The absence of a recognised national federation has dried up funding for Indian archers, who did not get enough time to acclimatise to the conditions in Jakarta ahead of the Asian Games, recurve coach Sawaiyan Manjhi lamented on Tuesday. Manjhi said the Indian archers should have trained in Jakarta for a month to get acclimatised to the conditions and also played some test events. But since the Archery Association of India (AAI) is de-recognised, there were no funds for foreign training and competitions for the archers before the Games.
“The government does not provide funds to a de-recognised body. Funding is the main issue. We should have come here last year at the same time and train here for at least a month then we would have been in a better frame of mind,” Manjhi told PTI. “Or we should have played some test events ahead of the Games.”
The Indian compound archers trained in Sonepat while the recurve archers trained in Jamshedpur and Pune. High-altitude Pune has pleasant weather while Jakarta is very hot at this time of the year. Manjhi said Indian archers won four medals at the Incheon Asian Games because they stayed in the Korean city for a month, going into the event.
At the Incheon Games, India savoured its best-ever performance with Abhishek Verma (silver) and Trisha Deb (bronze) winning medals in the individual compound events. The men’s compound team emerged champion ahead of South Korea and the women compound team also won a bronze.
“No sponsor is coming forward to support archers. There are few people like OGQ, who help but others are not coming because the Federation is de-recognised,” Manjhi said. “There are huge financial issues. Though SAI has helped athletes by giving money from TOPS but there are few things which only the Federation can do,” he added, explaining the issues plaguing archers and coaches.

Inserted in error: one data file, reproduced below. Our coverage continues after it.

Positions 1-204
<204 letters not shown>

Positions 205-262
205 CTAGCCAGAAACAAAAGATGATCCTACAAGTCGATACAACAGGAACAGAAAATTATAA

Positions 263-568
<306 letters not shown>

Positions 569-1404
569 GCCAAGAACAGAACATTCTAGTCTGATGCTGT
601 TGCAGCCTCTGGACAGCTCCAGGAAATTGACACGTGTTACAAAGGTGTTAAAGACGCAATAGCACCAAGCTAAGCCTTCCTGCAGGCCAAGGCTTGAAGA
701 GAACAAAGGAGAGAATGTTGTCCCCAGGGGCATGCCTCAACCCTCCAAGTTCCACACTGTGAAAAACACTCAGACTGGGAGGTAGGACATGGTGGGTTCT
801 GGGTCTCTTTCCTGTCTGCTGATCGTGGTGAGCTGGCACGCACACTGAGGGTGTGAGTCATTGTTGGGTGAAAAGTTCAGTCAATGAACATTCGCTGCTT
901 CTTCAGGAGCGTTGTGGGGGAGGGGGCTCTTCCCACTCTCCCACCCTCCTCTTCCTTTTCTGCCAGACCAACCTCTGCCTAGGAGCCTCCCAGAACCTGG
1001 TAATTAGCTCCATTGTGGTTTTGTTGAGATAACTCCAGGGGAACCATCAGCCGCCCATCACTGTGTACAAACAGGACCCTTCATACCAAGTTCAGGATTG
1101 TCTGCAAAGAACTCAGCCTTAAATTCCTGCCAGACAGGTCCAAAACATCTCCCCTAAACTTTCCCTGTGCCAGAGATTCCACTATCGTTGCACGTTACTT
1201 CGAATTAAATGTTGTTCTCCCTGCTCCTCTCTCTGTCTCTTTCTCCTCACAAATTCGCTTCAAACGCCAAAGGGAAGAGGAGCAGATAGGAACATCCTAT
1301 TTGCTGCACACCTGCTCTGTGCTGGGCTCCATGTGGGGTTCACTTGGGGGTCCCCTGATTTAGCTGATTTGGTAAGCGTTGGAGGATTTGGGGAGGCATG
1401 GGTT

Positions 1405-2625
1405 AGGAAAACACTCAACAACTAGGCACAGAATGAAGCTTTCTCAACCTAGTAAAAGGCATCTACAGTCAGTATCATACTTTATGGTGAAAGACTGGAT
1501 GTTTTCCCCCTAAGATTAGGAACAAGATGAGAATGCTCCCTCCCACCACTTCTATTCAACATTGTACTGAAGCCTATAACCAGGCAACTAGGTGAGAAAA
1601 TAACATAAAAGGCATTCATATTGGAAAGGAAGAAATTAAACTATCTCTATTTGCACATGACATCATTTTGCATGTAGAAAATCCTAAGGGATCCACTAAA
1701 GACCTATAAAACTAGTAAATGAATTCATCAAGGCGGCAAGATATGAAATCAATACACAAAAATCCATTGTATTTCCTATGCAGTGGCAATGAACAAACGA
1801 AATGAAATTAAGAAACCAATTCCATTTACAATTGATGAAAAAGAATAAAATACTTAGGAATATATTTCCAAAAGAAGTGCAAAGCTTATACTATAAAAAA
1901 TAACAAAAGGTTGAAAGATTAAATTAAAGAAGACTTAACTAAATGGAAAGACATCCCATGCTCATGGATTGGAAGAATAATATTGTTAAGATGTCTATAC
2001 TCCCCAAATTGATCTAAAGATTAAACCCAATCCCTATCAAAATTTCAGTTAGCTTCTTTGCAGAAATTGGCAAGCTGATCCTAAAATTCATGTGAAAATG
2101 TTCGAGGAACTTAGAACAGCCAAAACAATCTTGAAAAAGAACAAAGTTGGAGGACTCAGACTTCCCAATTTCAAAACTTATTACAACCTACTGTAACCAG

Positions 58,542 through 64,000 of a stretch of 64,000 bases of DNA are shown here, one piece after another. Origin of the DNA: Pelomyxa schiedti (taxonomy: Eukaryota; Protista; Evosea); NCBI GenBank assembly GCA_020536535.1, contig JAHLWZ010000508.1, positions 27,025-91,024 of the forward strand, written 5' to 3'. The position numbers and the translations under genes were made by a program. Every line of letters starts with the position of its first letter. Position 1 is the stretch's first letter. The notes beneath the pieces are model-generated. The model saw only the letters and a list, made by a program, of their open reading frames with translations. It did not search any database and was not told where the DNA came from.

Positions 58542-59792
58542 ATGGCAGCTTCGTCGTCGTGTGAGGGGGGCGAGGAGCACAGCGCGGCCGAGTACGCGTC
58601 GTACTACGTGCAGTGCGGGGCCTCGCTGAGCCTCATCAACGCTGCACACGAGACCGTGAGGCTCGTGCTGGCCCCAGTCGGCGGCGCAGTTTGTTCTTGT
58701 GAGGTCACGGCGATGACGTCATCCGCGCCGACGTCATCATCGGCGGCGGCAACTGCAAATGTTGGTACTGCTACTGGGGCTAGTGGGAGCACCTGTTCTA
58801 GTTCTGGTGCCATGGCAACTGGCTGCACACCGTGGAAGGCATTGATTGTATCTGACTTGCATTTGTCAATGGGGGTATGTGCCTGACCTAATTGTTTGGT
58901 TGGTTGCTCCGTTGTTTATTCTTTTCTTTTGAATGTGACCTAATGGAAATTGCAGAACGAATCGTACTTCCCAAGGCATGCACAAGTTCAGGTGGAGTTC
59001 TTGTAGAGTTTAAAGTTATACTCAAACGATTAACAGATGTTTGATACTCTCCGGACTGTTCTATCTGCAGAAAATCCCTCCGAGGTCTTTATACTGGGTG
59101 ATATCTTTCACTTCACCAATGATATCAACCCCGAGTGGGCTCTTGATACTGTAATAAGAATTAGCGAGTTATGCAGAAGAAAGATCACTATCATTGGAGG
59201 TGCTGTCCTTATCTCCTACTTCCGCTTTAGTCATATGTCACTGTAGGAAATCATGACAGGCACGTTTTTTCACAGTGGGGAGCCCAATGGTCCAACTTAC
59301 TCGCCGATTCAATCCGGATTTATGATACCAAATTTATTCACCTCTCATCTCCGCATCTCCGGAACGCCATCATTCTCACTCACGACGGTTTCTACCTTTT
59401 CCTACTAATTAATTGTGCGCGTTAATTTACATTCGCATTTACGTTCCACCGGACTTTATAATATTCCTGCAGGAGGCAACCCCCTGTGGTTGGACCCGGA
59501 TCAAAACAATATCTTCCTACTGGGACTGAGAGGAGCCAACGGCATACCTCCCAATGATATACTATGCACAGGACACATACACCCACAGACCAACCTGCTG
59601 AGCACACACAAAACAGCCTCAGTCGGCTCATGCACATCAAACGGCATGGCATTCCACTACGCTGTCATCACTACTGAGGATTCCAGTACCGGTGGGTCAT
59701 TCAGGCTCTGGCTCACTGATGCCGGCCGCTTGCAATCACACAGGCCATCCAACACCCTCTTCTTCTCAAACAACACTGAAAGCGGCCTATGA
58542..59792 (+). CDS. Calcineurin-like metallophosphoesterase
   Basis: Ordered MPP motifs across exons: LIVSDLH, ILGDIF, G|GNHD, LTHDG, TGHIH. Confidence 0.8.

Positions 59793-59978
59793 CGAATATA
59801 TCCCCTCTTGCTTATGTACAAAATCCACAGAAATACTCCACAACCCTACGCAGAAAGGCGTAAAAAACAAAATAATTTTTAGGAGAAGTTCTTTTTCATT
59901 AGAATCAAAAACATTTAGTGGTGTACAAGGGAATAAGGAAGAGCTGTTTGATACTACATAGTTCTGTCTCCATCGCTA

Manjhi believes host Indonesia will do well because the conditions are best known to them. “You will see them doing well. If they were at some other place, they would fare different but they are definitely expected to do better here. Understanding conditions is very important.”
AAI was de-recognised by the government in December 2012 for not following the Sports Code. The Delhi High Court had appointed former chief election commissioner S Y Quraishi as observer-cum-administrator to resolve all the issues that led to the Federation’s de-recognition.
However, nothing has been done as yet. “Quraishi had called for elections and nominations were ready to be filed but a faction approached Supreme Court which ordered that new constitution be framed and elections be conducted as per the new constitution,” a Federation official said.
When approached, Deepika Kumari, country’s top archer, admitted that not training in Jakarta may have an impact. “It does make a difference,” she said in a terse reply.
India’s compound coach Jiwanjot Singh Teja said the archers should not suffer because of administrative issues. “If the government had to take some action, they should have banned people, why de-recognise the Federation and why should archers suffer? Last year, the national championship was not held. And even if you win the championship, the medal and certificate will count for nothing because the Federation is de-recognised,” he said.
“Archers who are not financially well off are suffering. They used to get concession of 75 per cent from Railways for travel to competitions and training but now it has been stopped because the body is de-recognised.”
The best part, though, is that the government provided the archers with the best possible equipment for the Asian Games. “We had asked the government to provide 2 sets to archers for the Asian Games. They helped in a big way by giving 2 sets to TOPS archers and one set each to others. The archer has to shoot with only six arrows but they should have spare in case any arrow suffers damage,” Teja said.
One international standard bow cost anything between Rs 3-4 lakhs while a 12-set arrow costs Rs 45,000.